Journal Article

Judicial Interviews with Children in Custody and Access Cases: Comparing Experiences in Ontario and Ohio

Rachel Birnbaum and Nicholas Bala

in International Journal of Law, Policy and the Family

Volume 24, issue 3, pages 300-337
Published in print October 2010 | ISSN: 1360-9939
Published online August 2010 | e-ISSN: 1464-3707 | DOI: http://dx.doi.org/10.1093/lawfam/ebq011
Judicial Interviews with Children in Custody and Access Cases: Comparing Experiences in Ontario and Ohio

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Social science research and the Convention on the Rights of the Child support children's participation in family law disputes, though there is not a clear consensus on how this should be done. Judicial interviews of children in custody and access cases are one method of involving children, and ascertaining their views and preferences, though the practice raises some complex and controversial issues. The extent to which judges meet with children, and their practices when they do so, varies greatly both within and between jurisdictions. This article reviews the social science literature and Canadian case law on judicial interviews and presents the results of a study based on interviews with 16 judges in Ohio and 30 judges in Ontario with judicial interviews on children in family law disputes. In Ohio, judges are statutorily mandated to interview children, and all the judges have extensive experience with this practice, while in Ontario, judicial experience with interviewing children varies from no experience to quite limited. The themes explored are (i) how often judges interview children, (ii) what factors do judges consider when deciding whether to interview a child or not, (iii) what concerns do judges have regarding interviewing children, and (iv) whether judicial interviews are helpful or not. The authors conclude with recommendations for when and how judicial interviews with children should be conducted, suggesting that the practice should be used more than at present in jurisdictions like Ontario.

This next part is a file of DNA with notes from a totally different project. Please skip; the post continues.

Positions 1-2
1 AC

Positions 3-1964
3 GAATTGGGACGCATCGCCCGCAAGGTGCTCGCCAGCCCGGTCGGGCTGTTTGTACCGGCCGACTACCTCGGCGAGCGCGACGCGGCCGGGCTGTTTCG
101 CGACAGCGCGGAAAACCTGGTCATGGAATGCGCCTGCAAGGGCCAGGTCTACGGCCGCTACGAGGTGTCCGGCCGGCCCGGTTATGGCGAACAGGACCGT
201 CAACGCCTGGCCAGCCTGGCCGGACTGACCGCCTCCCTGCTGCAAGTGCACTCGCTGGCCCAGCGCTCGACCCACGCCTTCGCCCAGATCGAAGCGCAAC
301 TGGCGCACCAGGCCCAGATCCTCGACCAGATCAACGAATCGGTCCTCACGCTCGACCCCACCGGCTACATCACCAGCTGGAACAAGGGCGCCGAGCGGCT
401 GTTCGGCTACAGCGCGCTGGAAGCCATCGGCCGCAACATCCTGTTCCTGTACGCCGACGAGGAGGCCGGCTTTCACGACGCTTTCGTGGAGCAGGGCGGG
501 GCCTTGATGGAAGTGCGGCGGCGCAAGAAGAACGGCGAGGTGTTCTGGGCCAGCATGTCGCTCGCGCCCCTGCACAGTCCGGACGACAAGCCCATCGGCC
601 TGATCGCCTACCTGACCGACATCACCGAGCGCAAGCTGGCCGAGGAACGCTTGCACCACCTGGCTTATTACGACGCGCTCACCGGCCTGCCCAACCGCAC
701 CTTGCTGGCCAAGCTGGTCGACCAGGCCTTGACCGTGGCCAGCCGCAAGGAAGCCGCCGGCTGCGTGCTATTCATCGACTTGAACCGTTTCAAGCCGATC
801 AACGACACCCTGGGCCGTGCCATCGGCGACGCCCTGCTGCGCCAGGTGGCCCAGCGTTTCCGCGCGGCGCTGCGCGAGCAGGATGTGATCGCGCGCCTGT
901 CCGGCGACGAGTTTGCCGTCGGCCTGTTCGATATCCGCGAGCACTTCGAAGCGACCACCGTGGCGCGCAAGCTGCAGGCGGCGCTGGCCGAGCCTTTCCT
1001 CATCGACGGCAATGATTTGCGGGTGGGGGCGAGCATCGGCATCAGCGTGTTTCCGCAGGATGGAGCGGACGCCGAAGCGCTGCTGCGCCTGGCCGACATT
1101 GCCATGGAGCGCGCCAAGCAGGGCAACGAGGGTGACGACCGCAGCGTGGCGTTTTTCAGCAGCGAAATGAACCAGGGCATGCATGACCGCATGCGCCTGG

Journal Article.  17140 words. 

Subjects: Family Law ; Marriage and the Family

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